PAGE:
A book is a book, right? A front cover, a back cover, a spine. Some pages in the middle. Sometimes a flyleaf with a photograph of the author looking pensive and wry. A book is a book is a book.
Some books become library books. And you wouldn't think it, but that transformation takes a lot of thoughtful, detailed, often invisible work by careful hands and bright minds. A book is a library book because people make it so.
On the top floor of Brooks Memorial Library, behind a thick wooden door not far from the Children's Room, cataloging librarian Leslie Markey and her technical services colleagues touch and transform every single book -- every single item, actually -- that comes
"Jerry Carbone, the library director, does an order twice a month, so it's like Christmas every couple of weeks in the Tech Services," smiles Leslie. It's nearing 9 a.m., but she's been busy among the piles of books, reference materials, periodicals, and DVDs since 6 a.m., as she is every day.
The room, originally used as a law library for a group of lawyers who supported the building's construction, is crammed but orderly and calm. Several desks topped with computers line the shelf-clad walls, which hold materials in various stages of processing, plus book mending supplies and labeling supplies and forms and records. Tidy stalagmites of books dot the floor, particularly near Leslie's desk toward the back of the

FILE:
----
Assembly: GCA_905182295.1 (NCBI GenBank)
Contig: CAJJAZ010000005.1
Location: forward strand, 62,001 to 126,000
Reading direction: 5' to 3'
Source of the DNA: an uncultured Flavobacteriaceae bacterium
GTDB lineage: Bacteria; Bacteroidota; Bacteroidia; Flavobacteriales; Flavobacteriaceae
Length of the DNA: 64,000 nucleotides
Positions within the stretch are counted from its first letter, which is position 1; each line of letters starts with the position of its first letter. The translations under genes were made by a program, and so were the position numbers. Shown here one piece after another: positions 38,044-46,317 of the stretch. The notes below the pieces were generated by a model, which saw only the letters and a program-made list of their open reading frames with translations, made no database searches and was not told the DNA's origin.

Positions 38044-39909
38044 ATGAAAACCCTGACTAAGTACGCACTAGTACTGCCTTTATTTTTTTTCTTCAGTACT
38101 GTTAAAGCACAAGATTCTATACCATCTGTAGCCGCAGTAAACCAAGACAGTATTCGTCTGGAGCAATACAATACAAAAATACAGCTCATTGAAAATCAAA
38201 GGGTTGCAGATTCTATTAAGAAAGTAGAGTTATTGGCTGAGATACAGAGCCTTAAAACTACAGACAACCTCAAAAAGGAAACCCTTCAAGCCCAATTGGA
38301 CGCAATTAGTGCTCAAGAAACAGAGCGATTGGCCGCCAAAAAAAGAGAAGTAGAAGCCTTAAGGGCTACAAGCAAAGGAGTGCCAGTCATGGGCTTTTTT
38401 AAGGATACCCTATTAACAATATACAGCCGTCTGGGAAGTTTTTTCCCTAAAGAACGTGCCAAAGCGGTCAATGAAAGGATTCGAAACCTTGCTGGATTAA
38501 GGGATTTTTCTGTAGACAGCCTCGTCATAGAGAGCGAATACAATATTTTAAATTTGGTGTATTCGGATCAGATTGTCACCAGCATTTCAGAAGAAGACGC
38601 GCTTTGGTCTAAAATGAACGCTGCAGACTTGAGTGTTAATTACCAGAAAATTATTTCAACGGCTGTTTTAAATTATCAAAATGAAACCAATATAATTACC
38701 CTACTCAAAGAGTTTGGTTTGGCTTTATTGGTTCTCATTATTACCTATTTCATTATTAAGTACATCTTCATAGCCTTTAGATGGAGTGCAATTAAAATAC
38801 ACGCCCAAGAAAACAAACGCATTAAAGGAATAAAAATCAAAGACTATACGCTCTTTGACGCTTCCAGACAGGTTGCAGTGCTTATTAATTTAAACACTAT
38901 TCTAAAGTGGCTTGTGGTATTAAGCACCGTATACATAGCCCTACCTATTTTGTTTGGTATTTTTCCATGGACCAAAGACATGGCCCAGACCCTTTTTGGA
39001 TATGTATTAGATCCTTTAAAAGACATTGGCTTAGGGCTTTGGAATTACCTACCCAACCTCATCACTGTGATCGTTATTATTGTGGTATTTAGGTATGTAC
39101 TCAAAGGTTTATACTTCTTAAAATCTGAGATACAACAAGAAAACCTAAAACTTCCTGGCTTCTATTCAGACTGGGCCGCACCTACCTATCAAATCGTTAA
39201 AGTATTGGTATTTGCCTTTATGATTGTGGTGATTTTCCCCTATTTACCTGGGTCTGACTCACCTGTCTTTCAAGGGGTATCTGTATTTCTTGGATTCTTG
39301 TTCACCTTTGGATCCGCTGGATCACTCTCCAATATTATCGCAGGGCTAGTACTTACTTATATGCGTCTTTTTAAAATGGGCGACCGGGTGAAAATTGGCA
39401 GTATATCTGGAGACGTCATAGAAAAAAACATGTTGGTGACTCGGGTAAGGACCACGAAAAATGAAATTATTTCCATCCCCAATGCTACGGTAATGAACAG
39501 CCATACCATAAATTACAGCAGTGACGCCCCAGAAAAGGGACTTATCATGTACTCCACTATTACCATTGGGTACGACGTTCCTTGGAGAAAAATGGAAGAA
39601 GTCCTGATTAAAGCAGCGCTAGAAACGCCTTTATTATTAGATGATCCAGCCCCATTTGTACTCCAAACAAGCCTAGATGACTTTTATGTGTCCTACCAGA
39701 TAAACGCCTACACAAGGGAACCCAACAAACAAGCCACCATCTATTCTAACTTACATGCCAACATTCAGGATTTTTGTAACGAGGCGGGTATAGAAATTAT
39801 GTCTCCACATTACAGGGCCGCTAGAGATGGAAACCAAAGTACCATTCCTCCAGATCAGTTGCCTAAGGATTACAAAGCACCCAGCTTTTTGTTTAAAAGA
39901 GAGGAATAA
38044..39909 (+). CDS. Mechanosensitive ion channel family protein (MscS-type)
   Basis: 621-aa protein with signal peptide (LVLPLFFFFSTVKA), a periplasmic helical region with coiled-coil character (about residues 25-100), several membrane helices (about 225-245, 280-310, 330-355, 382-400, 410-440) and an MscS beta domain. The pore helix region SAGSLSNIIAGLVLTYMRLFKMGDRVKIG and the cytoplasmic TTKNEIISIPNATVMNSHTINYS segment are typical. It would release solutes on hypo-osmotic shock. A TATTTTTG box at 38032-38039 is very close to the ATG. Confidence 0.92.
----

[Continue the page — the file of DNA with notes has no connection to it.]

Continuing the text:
"We do four jobs in here, basically," she explains. "We receive materials, process them, catalog them, and mend them."
She points out the order slips in duplicate with codes signifying this or that attribute, the barcode stickers, the safety tags, the pocket envelopes, the labels, all the tattoos, as it were, that mark a book as a library book.
It's the cataloging, though, that gives a book or DVD or reference tome its true and lasting library identity. How Leslie catalogs an item will determine where it lives in the world of the library. The clarity, specificity, and accuracy of that cataloging is what will help patrons find the information they seek, no matter if they are browsing the shelves or clicking through a library's database. The catalog is the map, and it's Leslie's job to make sure that map is a good and useful one.